In my observation, Polish people are crazy about Polish slippers. Crazy good, not crazy bad. And I guess in Poland they aren’t called Polish slippers, just slippers, and not in English but in Polish.
When you visit someone not only is it customary as a guest to remove your shoes, but it seems to be customary as a host to provide some slippers for your guest, often taking them still warm from your feet. Maybe this stems from the idea that in Poland your guest is king or from the fact that your living room area rug has to last you a lifetime.
Where are my paputki?!
Once a Vice-President from a big leasing company invited me to have a lesson in his home rather than at the office. I think it was a holiday or something. Anyhow, it was snowing so I insisted on taking off my wet, dirty shoes, and he promptly presented me with slippers, the paputki kind which resembled something that Santa’s elves would wear. I felt strange enough sitting in this guy’s home, but in these paputki I felt ridiculous. Then his wife came home and shouted, “Gdzie są moje paputki?!” (Where are my slippers?!) Yikes!
Slippers not only play a major role at home, but also at work. I remember that I first became aware of the importance
of slippers in Poland when I was working in a high school teaching English. I noticed that all admin staff and cleaning crew wore slippers at work (and let’s not forget the all too sexy fartuch – flowery apron) as well as some teachers. I remember exiting the school one day with an absent-minded teacher who had forgotten to change from his slippers back into his shoes. He discovered that fact just as he planted his foot in a big puddle. Oops!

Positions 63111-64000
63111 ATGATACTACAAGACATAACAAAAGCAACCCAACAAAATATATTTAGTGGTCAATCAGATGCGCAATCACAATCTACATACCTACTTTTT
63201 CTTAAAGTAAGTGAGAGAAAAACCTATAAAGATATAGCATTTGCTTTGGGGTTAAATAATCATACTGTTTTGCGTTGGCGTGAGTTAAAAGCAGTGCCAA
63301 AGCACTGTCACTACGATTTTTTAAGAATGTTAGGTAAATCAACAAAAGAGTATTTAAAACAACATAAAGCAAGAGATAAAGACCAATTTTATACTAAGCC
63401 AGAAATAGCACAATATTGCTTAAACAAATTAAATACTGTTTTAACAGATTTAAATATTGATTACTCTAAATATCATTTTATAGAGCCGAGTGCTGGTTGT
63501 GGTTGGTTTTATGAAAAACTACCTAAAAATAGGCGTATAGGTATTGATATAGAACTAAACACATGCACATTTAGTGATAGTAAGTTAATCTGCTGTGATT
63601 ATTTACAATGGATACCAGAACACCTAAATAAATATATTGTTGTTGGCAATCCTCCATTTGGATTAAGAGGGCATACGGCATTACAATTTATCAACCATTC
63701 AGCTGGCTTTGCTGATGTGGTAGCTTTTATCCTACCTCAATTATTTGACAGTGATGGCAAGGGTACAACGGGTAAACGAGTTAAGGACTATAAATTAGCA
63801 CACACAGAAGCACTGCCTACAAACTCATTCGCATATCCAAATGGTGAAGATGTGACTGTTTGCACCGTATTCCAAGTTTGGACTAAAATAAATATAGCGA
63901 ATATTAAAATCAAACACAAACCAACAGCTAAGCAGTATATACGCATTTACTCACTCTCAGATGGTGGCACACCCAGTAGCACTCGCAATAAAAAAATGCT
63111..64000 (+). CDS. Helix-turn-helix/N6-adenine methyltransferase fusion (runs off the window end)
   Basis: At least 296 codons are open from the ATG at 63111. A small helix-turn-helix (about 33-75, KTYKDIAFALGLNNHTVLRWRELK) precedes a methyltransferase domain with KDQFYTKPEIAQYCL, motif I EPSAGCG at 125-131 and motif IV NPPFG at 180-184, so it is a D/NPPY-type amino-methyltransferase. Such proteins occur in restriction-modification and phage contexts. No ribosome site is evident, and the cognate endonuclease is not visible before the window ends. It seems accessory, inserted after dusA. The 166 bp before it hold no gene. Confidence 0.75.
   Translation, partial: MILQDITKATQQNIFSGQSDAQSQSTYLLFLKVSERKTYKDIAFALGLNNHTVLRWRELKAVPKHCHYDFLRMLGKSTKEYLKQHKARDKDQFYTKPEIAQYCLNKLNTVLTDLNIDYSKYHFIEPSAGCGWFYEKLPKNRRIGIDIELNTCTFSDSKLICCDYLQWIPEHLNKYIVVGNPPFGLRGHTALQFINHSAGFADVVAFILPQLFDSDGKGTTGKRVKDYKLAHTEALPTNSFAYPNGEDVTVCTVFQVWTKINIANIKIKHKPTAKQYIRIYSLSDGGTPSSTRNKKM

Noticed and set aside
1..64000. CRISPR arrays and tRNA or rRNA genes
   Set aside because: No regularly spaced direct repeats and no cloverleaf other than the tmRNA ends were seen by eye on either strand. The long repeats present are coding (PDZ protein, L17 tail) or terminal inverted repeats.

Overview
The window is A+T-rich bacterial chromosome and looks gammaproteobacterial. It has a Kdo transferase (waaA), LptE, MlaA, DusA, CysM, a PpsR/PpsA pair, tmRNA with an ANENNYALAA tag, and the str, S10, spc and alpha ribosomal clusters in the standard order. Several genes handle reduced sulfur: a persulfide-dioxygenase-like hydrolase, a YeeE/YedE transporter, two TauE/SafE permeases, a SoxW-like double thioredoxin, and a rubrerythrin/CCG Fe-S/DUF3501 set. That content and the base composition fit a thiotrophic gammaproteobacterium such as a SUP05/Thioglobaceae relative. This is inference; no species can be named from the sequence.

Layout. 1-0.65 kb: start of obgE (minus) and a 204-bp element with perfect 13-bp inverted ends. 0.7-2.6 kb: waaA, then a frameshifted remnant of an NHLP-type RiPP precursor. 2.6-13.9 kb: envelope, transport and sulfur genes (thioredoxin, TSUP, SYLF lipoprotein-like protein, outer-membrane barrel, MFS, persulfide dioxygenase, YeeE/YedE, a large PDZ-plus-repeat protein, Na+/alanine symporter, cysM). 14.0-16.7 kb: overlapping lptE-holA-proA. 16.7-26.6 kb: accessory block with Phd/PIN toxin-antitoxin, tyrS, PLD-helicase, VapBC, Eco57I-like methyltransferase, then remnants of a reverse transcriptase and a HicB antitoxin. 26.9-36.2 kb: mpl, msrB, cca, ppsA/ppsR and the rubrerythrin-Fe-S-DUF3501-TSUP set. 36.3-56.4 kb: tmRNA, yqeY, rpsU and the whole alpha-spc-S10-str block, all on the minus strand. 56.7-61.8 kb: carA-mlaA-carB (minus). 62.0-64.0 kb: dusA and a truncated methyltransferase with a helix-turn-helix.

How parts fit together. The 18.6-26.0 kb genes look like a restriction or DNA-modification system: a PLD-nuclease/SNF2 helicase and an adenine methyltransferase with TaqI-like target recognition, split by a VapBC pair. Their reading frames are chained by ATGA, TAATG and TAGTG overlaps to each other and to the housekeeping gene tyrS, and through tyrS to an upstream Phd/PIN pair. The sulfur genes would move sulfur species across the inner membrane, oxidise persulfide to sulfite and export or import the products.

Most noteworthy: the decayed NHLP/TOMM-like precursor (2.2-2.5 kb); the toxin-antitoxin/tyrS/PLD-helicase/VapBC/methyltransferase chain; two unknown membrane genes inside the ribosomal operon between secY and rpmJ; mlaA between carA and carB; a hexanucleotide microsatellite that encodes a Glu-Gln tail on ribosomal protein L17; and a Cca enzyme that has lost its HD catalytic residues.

Once when starting a new contract in a software company, I stepped off the elevator and straight onto beautiful, lush wall-to-wall carpeting. Not the typical office carpeting, but the kind that you sink into when you walk across it and the kind that leaves satisfying paths when you run the vacuum across it. I noticed some IT guys walking around wearing their IT uniform, sweater, jeans, slippers. Nothing new. But then I saw the managers in suits, men and women alike, all in slippers. After they showed me the conference room, kitchen, bathroom, copy machine and introduced me to my students, I inquired if I should bring slippers. They looked at me strangely and said no, but c’mon I’m just saying…
They’re just slippers
On TVN Style, an old TV channel with programs directed to ladies I think, I watched a talk show program about child abuse vs spanking. A well-known politician (so well-known that I cannot remember who it was) admitted to having spanked his daughter because she once again was not wearing slippers at home. The interviewer asked him if those slippers were worth spanking his daughter. He replied that it had been worth it because not only had she disobeyed him, but also she had exposed her feet to the cold making her more susceptible to illness.